Various organizations provide recommendations regarding the treatment of menopause. The North American Menopause Society guidelines contain some of the most accurate and clinically relevant information. Women should be educated about the risks and benefits of HT and consider it based on personal risk assessment and quality of life issues. There are certain situations during which the use of HT is not recommended.
Absolute contraindications to HT include pregnancy, an active venous thrombosis or embolism, undiagnosed vaginal bleeding, active liver disease, active breast or endometrial cancer, and active CVD.
Relative contraindications to HT include a history of previously treated breast or uterine cancer, previous thromboembolism, gall bladder disease, uncontrolled hypertension, migraine headaches, uterine fibroids, seizure disorders, hypertriglyceridemia, and a history of CVD. When considering the use of HT, risks and benefits must be individualized.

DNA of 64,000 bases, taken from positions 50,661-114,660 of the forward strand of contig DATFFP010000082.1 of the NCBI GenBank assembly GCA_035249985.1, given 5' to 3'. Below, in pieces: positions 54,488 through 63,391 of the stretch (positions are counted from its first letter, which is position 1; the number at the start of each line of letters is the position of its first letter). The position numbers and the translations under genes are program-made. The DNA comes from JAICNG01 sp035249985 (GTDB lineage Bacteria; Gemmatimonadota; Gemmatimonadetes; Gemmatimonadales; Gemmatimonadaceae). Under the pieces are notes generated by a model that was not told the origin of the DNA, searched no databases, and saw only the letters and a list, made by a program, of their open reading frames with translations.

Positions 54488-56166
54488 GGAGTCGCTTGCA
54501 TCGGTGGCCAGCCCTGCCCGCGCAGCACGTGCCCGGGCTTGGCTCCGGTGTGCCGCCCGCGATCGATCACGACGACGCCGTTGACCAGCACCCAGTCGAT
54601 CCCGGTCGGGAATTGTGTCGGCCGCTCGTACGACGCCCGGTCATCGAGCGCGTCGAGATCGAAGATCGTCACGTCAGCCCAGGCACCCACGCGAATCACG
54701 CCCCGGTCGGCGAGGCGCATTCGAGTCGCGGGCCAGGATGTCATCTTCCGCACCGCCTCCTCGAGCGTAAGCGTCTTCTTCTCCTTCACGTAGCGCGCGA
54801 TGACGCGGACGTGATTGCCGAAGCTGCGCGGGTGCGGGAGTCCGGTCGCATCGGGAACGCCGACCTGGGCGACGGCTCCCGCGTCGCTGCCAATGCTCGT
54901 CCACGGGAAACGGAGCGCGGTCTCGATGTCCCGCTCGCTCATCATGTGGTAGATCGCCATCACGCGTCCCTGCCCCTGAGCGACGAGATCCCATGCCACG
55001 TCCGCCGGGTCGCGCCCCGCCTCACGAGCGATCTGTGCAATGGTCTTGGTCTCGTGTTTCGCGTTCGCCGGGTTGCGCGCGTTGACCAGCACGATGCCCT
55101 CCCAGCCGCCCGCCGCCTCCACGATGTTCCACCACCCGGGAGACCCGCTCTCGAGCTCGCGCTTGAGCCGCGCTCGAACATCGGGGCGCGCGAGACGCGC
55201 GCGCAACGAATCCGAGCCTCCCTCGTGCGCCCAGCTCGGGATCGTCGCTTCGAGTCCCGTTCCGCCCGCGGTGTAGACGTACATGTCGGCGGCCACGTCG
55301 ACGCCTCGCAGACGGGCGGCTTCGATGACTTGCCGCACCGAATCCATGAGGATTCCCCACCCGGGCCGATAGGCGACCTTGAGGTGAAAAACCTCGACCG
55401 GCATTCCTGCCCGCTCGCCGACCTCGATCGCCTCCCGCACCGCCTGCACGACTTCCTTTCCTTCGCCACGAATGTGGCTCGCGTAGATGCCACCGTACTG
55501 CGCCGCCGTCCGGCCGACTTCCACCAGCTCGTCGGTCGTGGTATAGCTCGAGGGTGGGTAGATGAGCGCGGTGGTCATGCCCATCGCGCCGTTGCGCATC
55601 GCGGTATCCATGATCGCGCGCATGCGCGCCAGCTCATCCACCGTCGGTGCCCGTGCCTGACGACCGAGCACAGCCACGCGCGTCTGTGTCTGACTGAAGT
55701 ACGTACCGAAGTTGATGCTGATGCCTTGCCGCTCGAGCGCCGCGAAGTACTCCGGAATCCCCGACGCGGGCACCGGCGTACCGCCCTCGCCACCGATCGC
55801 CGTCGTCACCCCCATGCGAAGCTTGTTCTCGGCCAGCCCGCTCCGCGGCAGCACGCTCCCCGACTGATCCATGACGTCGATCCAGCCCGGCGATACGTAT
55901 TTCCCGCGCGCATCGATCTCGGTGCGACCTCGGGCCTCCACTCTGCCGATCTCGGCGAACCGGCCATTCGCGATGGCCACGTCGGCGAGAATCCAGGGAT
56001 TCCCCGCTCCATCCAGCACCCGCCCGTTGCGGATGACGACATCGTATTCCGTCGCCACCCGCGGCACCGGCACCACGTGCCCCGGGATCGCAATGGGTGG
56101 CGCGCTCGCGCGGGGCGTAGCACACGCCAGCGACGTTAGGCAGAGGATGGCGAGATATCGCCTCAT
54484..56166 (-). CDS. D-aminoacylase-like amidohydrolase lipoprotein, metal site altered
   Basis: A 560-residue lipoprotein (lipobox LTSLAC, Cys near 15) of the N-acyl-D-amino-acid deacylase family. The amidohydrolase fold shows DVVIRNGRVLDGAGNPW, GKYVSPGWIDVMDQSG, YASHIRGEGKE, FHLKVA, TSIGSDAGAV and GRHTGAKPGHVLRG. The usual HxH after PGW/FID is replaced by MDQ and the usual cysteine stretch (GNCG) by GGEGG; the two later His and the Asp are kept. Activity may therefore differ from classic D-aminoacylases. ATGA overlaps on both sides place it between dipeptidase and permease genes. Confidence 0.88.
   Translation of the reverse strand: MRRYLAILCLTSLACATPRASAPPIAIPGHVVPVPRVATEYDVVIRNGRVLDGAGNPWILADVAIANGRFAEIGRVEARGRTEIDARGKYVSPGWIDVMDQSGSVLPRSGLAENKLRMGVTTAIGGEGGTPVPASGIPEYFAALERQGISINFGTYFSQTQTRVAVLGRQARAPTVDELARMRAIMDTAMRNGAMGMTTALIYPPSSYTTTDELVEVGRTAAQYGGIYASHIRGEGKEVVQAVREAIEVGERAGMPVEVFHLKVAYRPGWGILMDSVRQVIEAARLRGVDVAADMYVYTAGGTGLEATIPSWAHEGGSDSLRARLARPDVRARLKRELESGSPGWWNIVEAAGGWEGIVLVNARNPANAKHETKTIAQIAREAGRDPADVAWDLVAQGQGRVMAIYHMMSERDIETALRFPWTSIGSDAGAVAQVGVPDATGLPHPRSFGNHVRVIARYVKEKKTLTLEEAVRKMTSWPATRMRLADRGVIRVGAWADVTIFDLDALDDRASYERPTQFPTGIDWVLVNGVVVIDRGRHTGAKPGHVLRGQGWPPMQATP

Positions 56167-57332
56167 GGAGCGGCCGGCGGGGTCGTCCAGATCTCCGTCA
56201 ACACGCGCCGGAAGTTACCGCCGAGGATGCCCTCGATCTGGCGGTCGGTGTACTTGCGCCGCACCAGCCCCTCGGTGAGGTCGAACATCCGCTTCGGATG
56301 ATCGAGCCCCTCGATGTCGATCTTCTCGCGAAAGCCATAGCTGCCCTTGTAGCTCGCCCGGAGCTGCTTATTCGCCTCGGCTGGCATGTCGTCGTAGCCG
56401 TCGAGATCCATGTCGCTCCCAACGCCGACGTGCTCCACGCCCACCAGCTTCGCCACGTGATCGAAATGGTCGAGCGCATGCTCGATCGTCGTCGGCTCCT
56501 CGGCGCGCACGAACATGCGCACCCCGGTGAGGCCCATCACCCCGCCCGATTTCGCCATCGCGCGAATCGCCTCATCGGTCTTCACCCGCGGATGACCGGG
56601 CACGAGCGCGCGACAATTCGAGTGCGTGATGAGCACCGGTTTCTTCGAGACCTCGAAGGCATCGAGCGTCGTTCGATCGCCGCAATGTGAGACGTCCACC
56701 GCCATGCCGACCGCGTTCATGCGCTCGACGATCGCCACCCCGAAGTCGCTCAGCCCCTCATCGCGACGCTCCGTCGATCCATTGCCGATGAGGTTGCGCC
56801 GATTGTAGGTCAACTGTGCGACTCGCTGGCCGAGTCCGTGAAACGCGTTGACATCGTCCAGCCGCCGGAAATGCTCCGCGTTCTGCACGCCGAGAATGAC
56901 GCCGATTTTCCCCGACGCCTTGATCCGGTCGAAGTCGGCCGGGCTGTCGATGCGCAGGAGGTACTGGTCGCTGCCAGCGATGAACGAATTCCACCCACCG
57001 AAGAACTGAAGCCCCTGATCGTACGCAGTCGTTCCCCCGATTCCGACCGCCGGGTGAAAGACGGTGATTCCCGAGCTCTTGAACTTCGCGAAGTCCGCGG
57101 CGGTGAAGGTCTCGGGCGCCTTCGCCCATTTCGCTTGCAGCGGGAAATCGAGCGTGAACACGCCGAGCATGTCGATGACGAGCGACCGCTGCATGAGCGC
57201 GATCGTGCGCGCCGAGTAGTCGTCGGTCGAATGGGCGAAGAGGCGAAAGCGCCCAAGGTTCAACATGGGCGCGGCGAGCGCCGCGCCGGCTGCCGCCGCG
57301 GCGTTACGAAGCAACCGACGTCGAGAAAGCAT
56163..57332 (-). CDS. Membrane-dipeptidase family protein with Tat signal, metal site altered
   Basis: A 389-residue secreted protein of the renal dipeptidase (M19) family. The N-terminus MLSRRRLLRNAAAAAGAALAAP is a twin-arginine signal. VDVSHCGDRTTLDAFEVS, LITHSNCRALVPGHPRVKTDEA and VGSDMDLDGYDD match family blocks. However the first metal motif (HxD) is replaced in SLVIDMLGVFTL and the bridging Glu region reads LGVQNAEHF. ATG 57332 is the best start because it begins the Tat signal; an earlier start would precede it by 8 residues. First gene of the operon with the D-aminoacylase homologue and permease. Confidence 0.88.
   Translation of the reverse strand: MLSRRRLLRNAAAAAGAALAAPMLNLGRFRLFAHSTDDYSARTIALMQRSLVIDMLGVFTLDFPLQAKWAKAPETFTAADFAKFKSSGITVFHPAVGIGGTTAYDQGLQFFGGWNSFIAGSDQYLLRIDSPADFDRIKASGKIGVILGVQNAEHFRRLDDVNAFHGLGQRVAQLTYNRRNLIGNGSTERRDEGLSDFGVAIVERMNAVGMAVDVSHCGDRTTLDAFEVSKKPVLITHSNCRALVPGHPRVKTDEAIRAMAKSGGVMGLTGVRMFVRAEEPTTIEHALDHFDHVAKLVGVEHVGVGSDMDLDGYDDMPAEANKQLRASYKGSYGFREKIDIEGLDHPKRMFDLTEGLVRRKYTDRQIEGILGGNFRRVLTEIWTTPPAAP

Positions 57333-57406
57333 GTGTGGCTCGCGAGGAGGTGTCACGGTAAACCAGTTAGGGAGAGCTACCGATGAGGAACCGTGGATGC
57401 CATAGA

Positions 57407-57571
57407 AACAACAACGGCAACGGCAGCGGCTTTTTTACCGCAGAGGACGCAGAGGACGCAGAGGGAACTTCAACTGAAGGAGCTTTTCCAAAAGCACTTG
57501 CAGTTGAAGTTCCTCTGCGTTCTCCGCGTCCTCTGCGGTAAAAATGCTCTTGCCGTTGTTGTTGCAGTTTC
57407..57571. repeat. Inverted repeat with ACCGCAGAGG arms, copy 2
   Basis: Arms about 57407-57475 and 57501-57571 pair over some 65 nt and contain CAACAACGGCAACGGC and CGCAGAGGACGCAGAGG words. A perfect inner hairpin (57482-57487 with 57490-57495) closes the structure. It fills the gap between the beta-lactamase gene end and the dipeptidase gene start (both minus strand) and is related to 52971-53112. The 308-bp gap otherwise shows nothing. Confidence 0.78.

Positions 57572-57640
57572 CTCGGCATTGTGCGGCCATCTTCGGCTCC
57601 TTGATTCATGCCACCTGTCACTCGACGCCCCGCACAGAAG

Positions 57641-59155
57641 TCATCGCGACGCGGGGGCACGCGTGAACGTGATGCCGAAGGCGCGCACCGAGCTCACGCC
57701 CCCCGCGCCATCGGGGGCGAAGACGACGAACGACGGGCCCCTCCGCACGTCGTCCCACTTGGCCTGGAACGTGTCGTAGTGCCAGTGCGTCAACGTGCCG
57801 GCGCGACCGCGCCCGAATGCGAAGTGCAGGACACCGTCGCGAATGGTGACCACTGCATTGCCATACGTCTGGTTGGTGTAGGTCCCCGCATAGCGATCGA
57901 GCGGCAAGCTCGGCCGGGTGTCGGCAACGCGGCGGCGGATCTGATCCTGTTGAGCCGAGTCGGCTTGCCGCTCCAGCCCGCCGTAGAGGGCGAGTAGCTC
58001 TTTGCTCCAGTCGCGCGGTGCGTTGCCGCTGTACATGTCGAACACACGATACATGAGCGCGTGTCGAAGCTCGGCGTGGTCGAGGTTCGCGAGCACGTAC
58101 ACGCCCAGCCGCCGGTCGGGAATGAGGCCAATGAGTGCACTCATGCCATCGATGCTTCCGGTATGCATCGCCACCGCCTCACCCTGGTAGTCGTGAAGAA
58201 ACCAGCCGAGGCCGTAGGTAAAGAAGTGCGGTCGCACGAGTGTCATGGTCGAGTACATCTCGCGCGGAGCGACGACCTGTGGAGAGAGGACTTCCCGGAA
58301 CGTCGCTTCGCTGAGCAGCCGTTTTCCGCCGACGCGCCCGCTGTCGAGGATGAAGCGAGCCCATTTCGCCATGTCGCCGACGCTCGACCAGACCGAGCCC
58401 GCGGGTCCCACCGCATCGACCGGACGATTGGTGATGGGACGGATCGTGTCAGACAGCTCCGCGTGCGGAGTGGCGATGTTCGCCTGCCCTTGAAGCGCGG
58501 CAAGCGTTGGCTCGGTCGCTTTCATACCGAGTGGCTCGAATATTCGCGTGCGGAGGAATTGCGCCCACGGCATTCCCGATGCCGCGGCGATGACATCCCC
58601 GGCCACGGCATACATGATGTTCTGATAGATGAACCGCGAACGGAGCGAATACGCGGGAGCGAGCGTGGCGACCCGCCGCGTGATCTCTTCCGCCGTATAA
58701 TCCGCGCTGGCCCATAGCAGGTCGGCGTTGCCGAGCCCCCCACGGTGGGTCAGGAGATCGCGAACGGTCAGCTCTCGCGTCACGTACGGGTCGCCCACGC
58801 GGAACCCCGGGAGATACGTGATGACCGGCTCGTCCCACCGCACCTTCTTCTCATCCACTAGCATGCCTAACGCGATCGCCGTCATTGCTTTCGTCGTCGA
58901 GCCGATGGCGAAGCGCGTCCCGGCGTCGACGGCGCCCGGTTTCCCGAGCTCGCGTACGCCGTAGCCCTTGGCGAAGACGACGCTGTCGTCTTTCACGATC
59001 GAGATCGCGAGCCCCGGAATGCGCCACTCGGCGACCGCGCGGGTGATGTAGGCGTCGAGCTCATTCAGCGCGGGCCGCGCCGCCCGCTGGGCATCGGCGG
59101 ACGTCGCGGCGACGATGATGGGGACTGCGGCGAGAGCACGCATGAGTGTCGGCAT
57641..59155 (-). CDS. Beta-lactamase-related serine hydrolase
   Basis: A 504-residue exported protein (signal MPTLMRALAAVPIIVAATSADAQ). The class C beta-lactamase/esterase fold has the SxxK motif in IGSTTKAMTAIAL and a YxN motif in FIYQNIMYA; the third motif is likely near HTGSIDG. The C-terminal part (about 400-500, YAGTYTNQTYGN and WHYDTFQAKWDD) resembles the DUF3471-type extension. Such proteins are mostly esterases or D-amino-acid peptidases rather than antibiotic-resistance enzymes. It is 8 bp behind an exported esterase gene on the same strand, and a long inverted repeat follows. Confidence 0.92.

There is an increased risk of developing thromboembolism associated with HT use. It is estimated that the incidence of deep venous thrombosis or pulmonary embolus occurs in 3 of 10,000 HRT users annually, especially during the first year of therapy. This risk is present regardless of the form of hormonal or transdermal estrogen used. Based on the conjugated equine estrogen/medroxyprogesterone (CEE/MPA) arm of the WHI, the risk of venous thromboembolism (VTE) persisted in subsequent years. A more recent randomized trial revealed a higher incidence of VTE in HT users, specifically in women who were older in age and overweight or obese, or both. In the estrogen-only arm of the WHI, conjugated equine estrogens had less risk for VTE than the combination estrogen- progestin regimen. The type of estrogen a woman takes may also influence her risk for VTE. However, the U.S. Food and Drug Administration (FDA) classifies all estrogen as having the same risks.